However, there are significant downsides. "Building stable and safe waste dumps and tailing dams is very difficult in extreme topographical terrain," Atkins points out. Moreover, micro-climate changes through mountain removal and dust, blasting fumes, noise and vibration can occur if the project is not carefully controlled and monitored.
Reclamation is another issue. While the National Mining Association says that sites are being restored through mine land reclamation, a 2009 report from the Natural Resources Defense Council shows that of 410 sites being surveyed, 89.3% "had no form of verifiable post-mining economic reclamation excluding forestry and pasture". There were, however, 26 locations (6.3%) with post-mining economic development, including two airports and one hospital.
Without trees and valley fill slopes, rainfall becomes dangerous as there is more runoff production, so communities can also become victims of flash floods. Mingo County in West Virginia has experienced around 20 floods in a decade.
Studies show ecological and health risks
The Appalachian Mountains are a hotspot for biodiversity, but with more than 500 mountains having now been mined using MTR, the region’s ecosystem is at risk.
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The US Environmental Protection Agency (EPA) has carried out many studies of the region, including a study titled ‘The effects of mountaintop mines and valley fills on aquatic ecosystems of the Central Appalachian coalfields’, and concluded that MTR causes five main alterations of stream ecosystems: the permanent loss of springs through burial under fill, the persistent elevation of major chemical ions downstream, water quality that is "acutely lethal" to organisms, increased selenium levels that cause a "toxic effects in fish and birds" and the consistent degradation of fish communities.
According to more than 20 scientific studies, the health of people living in MTR areas is reportedly at great risk, too. A 2011 study published in the journal Environmental Research, by Dr Melissa M Ahern et al, analysed natality files between 1996 and 2003 and found that birth defect rates were "significantly higher in mountaintop mining areas compared to non-mining areas".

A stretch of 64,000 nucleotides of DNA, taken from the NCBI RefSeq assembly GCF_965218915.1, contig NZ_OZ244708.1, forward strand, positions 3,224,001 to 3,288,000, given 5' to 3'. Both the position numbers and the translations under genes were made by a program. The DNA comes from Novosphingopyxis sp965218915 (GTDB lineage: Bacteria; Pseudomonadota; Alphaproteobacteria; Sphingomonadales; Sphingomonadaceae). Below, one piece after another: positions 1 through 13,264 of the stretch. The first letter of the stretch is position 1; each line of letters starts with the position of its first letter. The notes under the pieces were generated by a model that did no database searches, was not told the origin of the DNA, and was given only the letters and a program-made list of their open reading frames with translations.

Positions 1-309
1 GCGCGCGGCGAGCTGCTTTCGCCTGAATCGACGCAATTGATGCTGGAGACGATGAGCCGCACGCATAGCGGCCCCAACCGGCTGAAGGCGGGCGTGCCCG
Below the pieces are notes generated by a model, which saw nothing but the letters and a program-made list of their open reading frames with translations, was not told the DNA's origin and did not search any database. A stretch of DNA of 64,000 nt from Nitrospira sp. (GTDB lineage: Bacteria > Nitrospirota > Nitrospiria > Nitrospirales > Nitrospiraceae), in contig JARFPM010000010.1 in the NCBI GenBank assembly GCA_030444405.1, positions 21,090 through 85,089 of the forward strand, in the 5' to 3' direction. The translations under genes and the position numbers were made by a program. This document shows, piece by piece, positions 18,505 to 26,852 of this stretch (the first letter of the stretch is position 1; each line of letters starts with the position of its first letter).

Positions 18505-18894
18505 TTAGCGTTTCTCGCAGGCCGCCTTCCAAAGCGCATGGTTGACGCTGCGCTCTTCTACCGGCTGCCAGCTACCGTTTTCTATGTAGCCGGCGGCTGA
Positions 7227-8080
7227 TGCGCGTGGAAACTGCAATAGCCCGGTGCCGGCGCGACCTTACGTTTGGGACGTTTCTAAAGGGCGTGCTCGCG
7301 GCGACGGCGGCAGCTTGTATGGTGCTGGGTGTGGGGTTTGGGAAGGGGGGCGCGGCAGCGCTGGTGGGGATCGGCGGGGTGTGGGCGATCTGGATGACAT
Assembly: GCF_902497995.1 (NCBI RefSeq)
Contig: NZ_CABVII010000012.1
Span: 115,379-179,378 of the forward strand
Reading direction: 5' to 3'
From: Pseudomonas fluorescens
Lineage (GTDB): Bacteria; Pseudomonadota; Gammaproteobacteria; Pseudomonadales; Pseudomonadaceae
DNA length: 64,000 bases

A study by Dr Michael Hendryx in 2011, produced through door-to-door health interviews with 773 adults, found that "mountaintop mining is linked to increased community cancer risks". It also showed that morbidity and mortality rates in the Appalachia MTR areas for many diseases including cancer exceed those in the rest of the US.
Legal battles and controversial decisions
While studies, films, protests, articles continue to highlight the risks of MTR, constant legal battles surrounding the Surface Mining Control and Reclamation Act (SMCRA) and the Clean Water Act (CWA) are playing out between activists, communities, coal companies, federal and district courts and the Obama Administration.
But while communities degrade in the background, a review of legislation and the regulatory setting of MTR over the last decade shows a foreground of mainly administrative action, such as rule revisions, redefinitions, appeals and court rulings that are often overturned.
For example, in 2011 the EPA vetoed – for the first time – an MTR permit for the controversial Spruce No.1 mine in Logan County, West Virginia, one of the largest surface mining operations authorised in Appalachia. Waste disposal was predicted to bury over seven miles of streams, impact 2,278 acres of forestland and degrade water quality in streams. However, when the EPA’s action was challenged by the site owner, the court overturned the veto.